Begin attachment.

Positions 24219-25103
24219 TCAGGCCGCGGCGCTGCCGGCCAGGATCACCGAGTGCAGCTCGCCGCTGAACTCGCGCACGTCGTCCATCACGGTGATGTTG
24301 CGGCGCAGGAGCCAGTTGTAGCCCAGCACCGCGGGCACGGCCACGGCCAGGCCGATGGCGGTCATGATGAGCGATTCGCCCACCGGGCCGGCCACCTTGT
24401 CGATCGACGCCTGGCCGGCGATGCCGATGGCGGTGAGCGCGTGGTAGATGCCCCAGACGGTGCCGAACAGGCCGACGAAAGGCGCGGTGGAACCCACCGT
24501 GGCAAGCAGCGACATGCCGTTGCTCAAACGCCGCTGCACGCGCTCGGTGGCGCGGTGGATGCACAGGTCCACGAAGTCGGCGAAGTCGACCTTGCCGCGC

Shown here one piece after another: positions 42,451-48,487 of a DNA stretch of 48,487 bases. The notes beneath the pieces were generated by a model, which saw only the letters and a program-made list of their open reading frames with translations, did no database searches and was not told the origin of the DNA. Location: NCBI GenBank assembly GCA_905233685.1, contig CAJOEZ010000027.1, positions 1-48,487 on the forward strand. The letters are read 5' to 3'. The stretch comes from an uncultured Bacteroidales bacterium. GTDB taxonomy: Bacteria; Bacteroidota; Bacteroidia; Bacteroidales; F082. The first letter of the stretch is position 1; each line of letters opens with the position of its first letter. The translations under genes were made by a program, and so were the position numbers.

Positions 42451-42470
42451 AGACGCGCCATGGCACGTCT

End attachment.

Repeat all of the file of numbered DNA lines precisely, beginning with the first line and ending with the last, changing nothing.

Positions 24219-25103
24219 TCAGGCCGCGGCGCTGCCGGCCAGGATCACCGAGTGCAGCTCGCCGCTGAACTCGCGCACGTCGTCCATCACGGTGATGTTG
24301 CGGCGCAGGAGCCAGTTGTAGCCCAGCACCGCGGGCACGGCCACGGCCAGGCCGATGGCGGTCATGATGAGCGATTCGCCCACCGGGCCGGCCACCTTGT
24401 CGATCGACGCCTGGCCGGCGATGCCGATGGCGGTGAGCGCGTGGTAGATGCCCCAGACGGTGCCGAACAGGCCGACGAAAGGCGCGGTGGAACCCACCGT
24501 GGCAAGCAGCGACATGCCGTTGCTCAAACGCCGCTGCACGCGCTCGGTGGCGCGGTGGATGCACAGGTCCACGAAGTCGGCGAAGTCGACCTTGCCGCGC

Shown here one piece after another: positions 42,451-48,487 of a DNA stretch of 48,487 bases. The notes beneath the pieces were generated by a model, which saw only the letters and a program-made list of their open reading frames with translations, did no database searches and was not told the origin of the DNA. Location: NCBI GenBank assembly GCA_905233685.1, contig CAJOEZ010000027.1, positions 1-48,487 on the forward strand. The letters are read 5' to 3'. The stretch comes from an uncultured Bacteroidales bacterium. GTDB taxonomy: Bacteria; Bacteroidota; Bacteroidia; Bacteroidales; F082. The first letter of the stretch is position 1; each line of letters opens with the position of its first letter. The translations under genes were made by a program, and so were the position numbers.

Positions 42451-42470
42451 AGACGCGCCATGGCACGTCT